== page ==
July 14, 2009

Year 3, Month 1 Results: 8.8 oz of plastic waste

Well, it’s been a month since the Two-Year Anniversary of Fake Plastic Fish, and as mentioned, I’m going to be posting my tallies once a month from now on rather than weekly. So, while this may look like a lot of plastic, please remember that it was collected in over four weeks. Still, it’s more than I’d like it to be, so let’s look at the tally and descriptions to see what was inevitable and what could have been avoided.

Plastic used up this week but purchased before the plastic project began:

  • 1 mini microphone. Chewed through by Miss Arya. I have to be so careful about leaving cords lying around within kitty reach. Don’t know if I can figure out how to fix this.
  • 1 Kaiser Permanente Membership card. For some reason, Kaiser felt the need to send everyone a new improved card, even though the old ones still worked.
  • Plastic coating from Disney pencil. I found another Disney pencil in my home (must have been given to me by a friend) that is covered in plastic. Do I really want plastic dust in the pencil shavings each time I sharpen that pencil? According to some web sites, pencil shavings are compostable. I don’t want plastic in my compost either.

New plastic waste:

  • 8 plastic envelope windows. From Financial West Group (Which has now switched to online statements, so this should be the last one!), Kaiser Permanente (new card), Registrar of Voters (2 more elections!), Safeco Insurance, 24-Hour Fitness (membership renewal), & the Oakland Superior Court (Jury summons). I’m working hard to reduce the amount of paper mail I receive overall!.
  • 4 strips of plastic tape. From a Marin County Fair mailing (2 pieces), a promotional book copy, and a package from Gaiam. These three mailings were paper envelopes with a bit of tape on them.
  • 4 “Sign-Here” stickers from Marin County Fair. These stickers marked where I was to sign some documents for my appearance as the Plastic Sea Monster. Sometimes I wonder how contracts ever got signed properly before the days of plastic arrow stickers. Were you around back in the day? Do you know? Because for the life of me, I just can’t figure out how something so complicated was ever accomplished without them. :-)
  • Air pillow and plastic padded pack from “new” cell phone. As you may recall, I debated whether to switch to the socially responsible company Credo, which would necessitate getting a new phone (since Credo uses different technology from AT&T) or to stick with AT&T and my old phone. Finally, I made the choice to get a refurbished Moto Q9c from Credo because it’s a company I’d rather support and because I was able to avoid a brand new phone. There was a little plastic packaging involved.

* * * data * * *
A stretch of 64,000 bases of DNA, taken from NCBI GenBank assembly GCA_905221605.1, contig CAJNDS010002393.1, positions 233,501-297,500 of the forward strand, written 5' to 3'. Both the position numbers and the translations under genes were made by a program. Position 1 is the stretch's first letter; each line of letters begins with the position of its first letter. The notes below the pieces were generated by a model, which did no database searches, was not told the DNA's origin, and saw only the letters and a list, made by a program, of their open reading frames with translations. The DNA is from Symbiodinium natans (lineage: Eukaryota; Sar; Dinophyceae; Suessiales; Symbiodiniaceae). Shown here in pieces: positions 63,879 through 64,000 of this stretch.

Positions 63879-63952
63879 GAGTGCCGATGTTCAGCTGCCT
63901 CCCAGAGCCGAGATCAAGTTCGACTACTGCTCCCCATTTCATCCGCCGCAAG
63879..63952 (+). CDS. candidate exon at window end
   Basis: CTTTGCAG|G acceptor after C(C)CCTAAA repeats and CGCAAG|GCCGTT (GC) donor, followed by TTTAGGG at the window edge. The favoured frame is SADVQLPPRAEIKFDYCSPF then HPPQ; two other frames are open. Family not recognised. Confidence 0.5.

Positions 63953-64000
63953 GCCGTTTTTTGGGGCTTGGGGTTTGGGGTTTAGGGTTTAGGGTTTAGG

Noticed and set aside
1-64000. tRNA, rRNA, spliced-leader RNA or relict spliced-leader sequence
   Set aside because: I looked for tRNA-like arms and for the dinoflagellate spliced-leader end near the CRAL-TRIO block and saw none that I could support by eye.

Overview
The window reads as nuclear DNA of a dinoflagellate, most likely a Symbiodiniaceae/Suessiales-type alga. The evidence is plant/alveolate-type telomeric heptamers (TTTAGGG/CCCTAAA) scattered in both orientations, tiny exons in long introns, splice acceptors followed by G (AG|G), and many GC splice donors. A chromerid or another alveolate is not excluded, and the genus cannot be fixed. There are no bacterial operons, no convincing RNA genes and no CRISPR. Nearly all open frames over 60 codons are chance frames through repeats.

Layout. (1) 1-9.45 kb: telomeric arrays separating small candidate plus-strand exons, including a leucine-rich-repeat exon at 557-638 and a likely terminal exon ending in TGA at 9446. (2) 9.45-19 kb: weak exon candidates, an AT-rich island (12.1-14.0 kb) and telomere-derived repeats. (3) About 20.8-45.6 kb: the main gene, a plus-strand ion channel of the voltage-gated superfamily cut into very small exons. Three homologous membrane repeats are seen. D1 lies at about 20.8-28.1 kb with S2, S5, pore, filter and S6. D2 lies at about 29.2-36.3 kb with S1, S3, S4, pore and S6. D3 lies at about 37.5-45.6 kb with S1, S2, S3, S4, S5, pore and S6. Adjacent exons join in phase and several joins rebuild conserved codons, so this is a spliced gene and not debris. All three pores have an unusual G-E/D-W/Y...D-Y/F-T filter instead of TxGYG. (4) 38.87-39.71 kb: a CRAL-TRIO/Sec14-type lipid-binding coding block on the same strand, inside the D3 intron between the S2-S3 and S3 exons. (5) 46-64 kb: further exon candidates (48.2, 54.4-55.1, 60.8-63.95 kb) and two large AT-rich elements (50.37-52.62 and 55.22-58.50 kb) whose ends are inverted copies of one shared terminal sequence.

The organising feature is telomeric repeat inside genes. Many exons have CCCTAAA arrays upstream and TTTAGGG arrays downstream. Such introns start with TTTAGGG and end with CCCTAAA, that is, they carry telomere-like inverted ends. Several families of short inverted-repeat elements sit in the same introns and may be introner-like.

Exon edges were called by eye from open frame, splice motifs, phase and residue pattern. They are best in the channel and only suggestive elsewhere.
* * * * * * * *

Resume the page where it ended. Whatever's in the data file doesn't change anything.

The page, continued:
• Padded pack and blister pack from mini LAN card. I went ahead and purchased a Wifi card for my phone so I can access the Internet in places where cell coverage might be lacking (like some areas at the BlogHer conference in a few weeks!). My intention is not to buy any new technology for the rest of the year!
  • HP ink cartridge package & tray. I ran out of cyan. Unfortunately, my printer will not operate without all the cartridges full. I couldn’t just set it to print with black ink. No, I had to replace the cyan cartridge even if I’m not going to use it. I hope that HP is looking into ways to make its printers more efficient because the one I have is certainly not. For now, I’m taking steps to reduce the amount of ink I use in the first place. I’ve set the machine for black ink only and on the fastest speed, which uses less ink and prints lighter. I’m also printing very few documents in the first place.
  • Plastic windows from two Fed-Ex cardboard mailers. These contained a sample reusable grocery bag set (which I’ll probably give away on this blog this week!) and my Southwest Airlines travel vouchers — a prize for winning the Bay to Breakers costume contest in May.